Sarah Sibley Ogletree, one of the early members of the society and owner of Mark Hall was a prominent member of the historical group and many remembered meetings and visits at the home during the 1970s and 1980s.
The wine cellar or Taylor’s “man cave” was architecturally breathtaking with clever attention to detail that highlighted the hand hewn beams, exposed brick made there on the plantation, plastered walls and original features of the farm office but left room for the proper storage of wine, Taylor’s hunting and fishing memorabilia, photography and artwork, and a comfy place for friends to gather.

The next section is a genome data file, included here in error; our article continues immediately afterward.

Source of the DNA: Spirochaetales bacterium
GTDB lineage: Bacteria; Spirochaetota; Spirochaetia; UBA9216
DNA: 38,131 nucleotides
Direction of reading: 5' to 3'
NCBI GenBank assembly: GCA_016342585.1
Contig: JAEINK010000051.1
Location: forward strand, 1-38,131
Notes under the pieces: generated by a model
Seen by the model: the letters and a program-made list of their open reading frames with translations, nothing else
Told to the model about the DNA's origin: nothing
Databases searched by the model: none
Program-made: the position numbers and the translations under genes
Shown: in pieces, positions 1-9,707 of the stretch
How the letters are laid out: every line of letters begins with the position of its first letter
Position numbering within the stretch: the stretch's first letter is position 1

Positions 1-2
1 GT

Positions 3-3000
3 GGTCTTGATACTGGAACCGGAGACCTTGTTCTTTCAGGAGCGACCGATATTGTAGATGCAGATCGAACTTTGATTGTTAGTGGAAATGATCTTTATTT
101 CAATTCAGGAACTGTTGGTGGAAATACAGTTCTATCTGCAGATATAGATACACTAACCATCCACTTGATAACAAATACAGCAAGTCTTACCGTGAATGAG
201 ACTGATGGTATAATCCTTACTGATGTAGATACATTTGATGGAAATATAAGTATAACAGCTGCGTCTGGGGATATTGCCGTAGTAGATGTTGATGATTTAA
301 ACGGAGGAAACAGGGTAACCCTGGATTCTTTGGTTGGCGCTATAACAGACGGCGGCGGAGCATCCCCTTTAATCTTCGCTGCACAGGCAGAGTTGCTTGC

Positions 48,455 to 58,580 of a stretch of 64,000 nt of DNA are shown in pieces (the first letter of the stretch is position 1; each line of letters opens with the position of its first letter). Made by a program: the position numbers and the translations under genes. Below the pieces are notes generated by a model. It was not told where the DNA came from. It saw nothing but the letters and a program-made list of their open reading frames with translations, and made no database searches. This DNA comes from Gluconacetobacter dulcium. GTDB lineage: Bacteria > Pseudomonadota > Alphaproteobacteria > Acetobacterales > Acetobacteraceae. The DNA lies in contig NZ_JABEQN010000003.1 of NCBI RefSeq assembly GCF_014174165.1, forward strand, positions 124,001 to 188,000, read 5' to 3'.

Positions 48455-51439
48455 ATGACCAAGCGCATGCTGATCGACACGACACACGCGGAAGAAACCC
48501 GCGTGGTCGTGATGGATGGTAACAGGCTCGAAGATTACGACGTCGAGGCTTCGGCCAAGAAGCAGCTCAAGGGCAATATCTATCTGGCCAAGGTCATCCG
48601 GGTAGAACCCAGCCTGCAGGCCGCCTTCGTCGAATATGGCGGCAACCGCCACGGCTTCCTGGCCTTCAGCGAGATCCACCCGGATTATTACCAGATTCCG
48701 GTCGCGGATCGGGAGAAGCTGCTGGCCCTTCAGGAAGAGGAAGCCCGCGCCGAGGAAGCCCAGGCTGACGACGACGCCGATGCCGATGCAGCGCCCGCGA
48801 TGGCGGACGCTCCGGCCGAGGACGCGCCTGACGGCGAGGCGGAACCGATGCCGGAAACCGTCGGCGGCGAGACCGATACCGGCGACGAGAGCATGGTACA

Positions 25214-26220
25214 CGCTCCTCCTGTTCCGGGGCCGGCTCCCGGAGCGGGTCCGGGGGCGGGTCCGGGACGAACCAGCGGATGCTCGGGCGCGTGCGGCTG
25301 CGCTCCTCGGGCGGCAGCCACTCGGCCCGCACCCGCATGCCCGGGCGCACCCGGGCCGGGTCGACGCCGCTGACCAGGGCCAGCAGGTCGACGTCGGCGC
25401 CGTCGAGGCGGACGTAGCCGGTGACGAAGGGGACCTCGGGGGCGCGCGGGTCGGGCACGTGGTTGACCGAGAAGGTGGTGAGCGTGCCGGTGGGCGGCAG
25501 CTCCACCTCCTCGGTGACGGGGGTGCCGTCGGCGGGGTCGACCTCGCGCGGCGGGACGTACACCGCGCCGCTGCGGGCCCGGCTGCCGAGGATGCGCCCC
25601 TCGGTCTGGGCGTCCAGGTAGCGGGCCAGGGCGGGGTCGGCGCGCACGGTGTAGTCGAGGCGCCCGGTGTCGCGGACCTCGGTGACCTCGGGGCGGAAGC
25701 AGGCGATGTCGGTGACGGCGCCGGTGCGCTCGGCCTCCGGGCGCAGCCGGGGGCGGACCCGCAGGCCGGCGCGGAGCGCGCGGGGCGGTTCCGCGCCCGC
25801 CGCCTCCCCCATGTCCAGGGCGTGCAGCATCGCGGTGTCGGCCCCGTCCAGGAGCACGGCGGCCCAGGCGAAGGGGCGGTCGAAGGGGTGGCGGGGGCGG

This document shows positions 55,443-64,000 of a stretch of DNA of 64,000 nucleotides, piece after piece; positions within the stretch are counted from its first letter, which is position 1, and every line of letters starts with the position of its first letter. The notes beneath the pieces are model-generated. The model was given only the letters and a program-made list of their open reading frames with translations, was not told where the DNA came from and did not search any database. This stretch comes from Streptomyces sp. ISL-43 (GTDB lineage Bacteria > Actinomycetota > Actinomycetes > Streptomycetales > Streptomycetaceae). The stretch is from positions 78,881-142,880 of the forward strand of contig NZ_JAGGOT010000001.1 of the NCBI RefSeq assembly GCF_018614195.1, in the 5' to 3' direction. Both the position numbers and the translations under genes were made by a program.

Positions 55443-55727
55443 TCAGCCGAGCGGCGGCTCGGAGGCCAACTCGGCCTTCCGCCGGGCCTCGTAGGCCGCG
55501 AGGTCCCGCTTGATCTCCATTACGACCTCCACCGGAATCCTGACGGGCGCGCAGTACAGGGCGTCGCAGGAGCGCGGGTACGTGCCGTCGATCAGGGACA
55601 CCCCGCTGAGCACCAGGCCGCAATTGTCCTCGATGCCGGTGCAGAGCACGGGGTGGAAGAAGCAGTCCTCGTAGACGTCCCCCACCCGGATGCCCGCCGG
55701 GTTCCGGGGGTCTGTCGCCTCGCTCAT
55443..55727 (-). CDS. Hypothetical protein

Taylor was asked, “In the event of fire, which bottle would you grab first to rescue?” Without hesitation Taylor whipped an ’84 Bordeaux from its nook and said he was waiting for the right occasion to pop the cork.
The Taylors entertained the club members with a delicious variety of wines from his cellar plus refreshments, all while they enjoyed viewing the rooms and gardens. Taylor encouraged guests to wander to the estate cemetery where Crowders and Clements were buried.
Mike Shaddix spoke about becoming a member of Georgia’s state parks and historical sites and by being a supporter of the parks, admission to all was free. By purchasing through the Little White House, a bit more money came its way.
President Sallie Mabon presented a gift basket for the Taylors which included the book An Historical Account of Meriwether County and historical society stationery.